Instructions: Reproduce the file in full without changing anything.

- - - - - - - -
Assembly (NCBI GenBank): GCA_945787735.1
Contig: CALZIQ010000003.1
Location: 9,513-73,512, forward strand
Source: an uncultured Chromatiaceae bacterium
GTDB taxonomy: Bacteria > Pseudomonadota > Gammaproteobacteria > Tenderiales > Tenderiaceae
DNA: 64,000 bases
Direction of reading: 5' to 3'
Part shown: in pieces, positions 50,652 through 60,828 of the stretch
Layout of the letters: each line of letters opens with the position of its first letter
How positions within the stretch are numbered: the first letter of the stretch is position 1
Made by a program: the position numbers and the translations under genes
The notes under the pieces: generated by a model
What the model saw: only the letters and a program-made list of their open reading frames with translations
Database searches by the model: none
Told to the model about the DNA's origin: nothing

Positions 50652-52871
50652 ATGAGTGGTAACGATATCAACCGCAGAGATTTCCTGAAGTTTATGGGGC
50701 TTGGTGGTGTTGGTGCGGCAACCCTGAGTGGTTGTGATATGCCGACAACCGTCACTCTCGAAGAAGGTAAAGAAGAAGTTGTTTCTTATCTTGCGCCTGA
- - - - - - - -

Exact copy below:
Assembly (NCBI GenBank): GCA_945787735.1
Contig: CALZIQ010000003.1
Location: 9,513-73,512, forward strand
Source: an uncultured Chromatiaceae bacterium
GTDB taxonomy: Bacteria > Pseudomonadota > Gammaproteobacteria > Tenderiales > Tenderiaceae
DNA: 64,000 bases
Direction of reading: 5' to 3'
Part shown: in pieces, positions 50,652 through 60,828 of the stretch
Layout of the letters: each line of letters opens with the position of its first letter
How positions within the stretch are numbered: the first letter of the stretch is position 1
Made by a program: the position numbers and the translations under genes
The notes under the pieces: generated by a model
What the model saw: only the letters and a program-made list of their open reading frames with translations
Database searches by the model: none
Told to the model about the DNA's origin: nothing

Positions 50652-52871
50652 ATGAGTGGTAACGATATCAACCGCAGAGATTTCCTGAAGTTTATGGGGC
50701 TTGGTGGTGTTGGTGCGGCAACCCTGAGTGGTTGTGATATGCCGACAACCGTCACTCTCGAAGAAGGTAAAGAAGAAGTTGTTTCTTATCTTGCGCCTGA